|RUSSIA, April 18, 2013 (Elena Krovvidi,RIR): This week, the Jawaharlal Nehru Cultural Centre at the Indian Embassy in Moscow, the Ramakrishna Society – Vedanta Centre and the Institute of Oriental Studies, Russian Academy of Sciences, jointly commemorated the 150th birth anniversary of Swami Vivekananda. Academics, Indologists and religious leaders speak of the relevance of the great Indian sage’s teachings in modern day Russia. In his opening remarks, India’s Ambassador to Russia, Ajai Malhotra, dwelt upon the contributions made bySwami Vivekananda, one of the most influential spiritual leaders of the 19th/20th centuries. The sage was a social reformer and a great scholar whose teachings influenced many across the globe and continued to do so even today. The Indian ambassador highlighted the message propagated by Swami Vivekananda that “service to God can be rendered by service to mankind.” Other prominent speakers on the occasion were Swami Jyotirupananda, Rostislav Rybakov and Mark Mokulsky who highlighted various aspects of the life and teachings of Swami Vivekananda and their enduring contemporary relevance.Swami Jyotirupananda, president of the Ramakrishna Mission in Moscow, was the first speaker. He emphasised Vivekananda’s role as a fighter for the rights of the suppressed members of society in India. Jyotirupananda reminded that in India that April 15 – the birth anniversary of Swami Vivekananda – is celebrated not only by holding lectures and functions but also by holding charitable activities.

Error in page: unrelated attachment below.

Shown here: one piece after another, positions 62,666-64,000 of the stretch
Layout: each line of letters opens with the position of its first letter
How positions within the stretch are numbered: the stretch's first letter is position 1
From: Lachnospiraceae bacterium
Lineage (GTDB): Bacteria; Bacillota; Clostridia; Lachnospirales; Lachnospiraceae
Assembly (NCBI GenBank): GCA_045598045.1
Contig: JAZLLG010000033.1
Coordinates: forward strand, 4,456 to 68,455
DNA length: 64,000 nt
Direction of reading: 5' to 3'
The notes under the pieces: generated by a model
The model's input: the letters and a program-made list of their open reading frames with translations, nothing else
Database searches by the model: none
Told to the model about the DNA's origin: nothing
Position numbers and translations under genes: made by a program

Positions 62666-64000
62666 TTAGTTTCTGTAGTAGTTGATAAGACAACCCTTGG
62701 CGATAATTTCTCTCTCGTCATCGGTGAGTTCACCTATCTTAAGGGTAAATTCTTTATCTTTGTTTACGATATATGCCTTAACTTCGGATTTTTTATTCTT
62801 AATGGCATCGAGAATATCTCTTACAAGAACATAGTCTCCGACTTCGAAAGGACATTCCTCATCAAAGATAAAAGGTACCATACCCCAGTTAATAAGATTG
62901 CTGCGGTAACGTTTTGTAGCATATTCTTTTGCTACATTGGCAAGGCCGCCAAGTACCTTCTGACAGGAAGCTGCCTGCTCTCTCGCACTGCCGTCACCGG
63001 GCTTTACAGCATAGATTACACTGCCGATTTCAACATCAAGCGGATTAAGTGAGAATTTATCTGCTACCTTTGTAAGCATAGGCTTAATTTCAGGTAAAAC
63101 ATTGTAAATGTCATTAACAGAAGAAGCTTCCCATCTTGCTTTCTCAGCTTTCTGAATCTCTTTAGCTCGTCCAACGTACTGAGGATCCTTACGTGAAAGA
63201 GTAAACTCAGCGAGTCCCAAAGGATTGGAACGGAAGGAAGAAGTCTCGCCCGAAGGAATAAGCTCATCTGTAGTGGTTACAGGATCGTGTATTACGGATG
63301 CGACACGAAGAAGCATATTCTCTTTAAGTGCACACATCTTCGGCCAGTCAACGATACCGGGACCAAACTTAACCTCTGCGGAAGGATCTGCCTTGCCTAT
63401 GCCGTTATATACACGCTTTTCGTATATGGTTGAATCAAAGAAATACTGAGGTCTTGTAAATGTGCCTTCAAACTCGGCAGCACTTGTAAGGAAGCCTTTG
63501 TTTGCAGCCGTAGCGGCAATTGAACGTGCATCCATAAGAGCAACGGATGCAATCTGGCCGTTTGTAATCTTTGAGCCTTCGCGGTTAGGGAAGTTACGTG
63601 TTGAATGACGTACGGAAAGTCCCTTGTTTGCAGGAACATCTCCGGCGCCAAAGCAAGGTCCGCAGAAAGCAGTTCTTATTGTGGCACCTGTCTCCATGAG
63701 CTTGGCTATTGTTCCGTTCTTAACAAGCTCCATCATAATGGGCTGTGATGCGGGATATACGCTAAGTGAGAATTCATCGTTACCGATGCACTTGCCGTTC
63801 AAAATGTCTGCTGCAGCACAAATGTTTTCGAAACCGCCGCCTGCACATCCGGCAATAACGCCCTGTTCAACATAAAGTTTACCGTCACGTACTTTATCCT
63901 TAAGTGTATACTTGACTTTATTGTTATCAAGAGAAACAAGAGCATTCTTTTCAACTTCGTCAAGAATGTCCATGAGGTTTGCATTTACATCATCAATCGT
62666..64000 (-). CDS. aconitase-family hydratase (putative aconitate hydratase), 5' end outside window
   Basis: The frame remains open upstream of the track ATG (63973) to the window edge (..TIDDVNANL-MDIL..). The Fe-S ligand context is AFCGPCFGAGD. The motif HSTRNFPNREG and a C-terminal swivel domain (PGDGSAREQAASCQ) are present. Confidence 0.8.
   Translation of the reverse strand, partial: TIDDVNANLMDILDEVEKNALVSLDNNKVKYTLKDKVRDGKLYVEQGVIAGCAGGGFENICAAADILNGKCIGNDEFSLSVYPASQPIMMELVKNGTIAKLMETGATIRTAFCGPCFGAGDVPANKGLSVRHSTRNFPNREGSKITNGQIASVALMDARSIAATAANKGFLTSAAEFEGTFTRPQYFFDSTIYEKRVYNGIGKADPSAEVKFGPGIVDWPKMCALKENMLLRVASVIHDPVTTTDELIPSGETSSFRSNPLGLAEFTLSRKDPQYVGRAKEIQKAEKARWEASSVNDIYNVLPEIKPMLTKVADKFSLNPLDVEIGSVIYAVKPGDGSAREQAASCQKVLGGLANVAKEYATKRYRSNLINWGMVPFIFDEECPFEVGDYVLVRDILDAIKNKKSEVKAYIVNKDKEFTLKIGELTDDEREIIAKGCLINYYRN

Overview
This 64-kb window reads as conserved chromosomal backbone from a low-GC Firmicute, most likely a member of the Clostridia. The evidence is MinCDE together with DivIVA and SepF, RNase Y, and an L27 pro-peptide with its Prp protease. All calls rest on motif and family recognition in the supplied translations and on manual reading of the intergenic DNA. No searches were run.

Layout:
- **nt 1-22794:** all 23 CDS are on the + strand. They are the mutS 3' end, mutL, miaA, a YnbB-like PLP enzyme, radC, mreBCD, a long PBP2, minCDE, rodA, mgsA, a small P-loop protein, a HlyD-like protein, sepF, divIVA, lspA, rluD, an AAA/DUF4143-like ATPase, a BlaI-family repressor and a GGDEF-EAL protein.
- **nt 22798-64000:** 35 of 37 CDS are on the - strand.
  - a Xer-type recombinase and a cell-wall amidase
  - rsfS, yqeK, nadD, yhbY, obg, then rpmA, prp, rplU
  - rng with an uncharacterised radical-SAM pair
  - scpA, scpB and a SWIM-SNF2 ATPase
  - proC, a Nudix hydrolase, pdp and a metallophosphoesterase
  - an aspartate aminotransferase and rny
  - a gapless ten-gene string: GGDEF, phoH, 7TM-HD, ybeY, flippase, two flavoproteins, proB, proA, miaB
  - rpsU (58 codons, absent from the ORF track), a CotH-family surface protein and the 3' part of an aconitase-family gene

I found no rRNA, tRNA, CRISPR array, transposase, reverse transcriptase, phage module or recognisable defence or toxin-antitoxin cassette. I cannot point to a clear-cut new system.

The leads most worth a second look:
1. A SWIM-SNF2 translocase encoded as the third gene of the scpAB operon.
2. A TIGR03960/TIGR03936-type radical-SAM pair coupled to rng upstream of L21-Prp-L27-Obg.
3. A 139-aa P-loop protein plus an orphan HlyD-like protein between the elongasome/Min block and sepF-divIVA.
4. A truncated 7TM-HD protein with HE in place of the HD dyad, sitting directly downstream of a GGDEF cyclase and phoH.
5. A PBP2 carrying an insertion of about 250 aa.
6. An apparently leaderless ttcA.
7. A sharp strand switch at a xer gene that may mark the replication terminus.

Mark Mokulsky, Prof. and Dr. of physical and mathematical sciences at the Institute of Molecular Genetics, Russian Academy of Sciences, followed the discussion about Vievakananda by sharing his hypothesis on the connection between spirituality of Vedanta and genetic-molecular science.
Another eminent speaker Rostislav Rybakov, Indologist, Dr. of historical sciences and Director of the Institute of Oriental Studies of the Russian Academy of Sciences in 1994-2009, elaborated about the relevance of Vivekananda’s teachings to the issues Russia has to face in our day. Rybakov maintains that Vivekananda’s philosophy is very much on the agenda for Russia and Russians of the 21st century. Rybakov believes that the only path to follow is to educate children from the youngest age, but not simply educating but imbibing them with moral and ethical values that will lay the foundation for their future view of the world. “The way that we need to go is lengthy, torturous and complex,” Rybakov says. But it is the only possible way.” The finishing stroke of Rybakov’s speech was drowned in enthusiastic applause: “Recently, the French actor Gerard Depardieu has become an honorable citizen of Russia. But, in my view, Swami Vivekananda should become an honorable citizen of Russia, even after his death. We need him very much in our lives today.”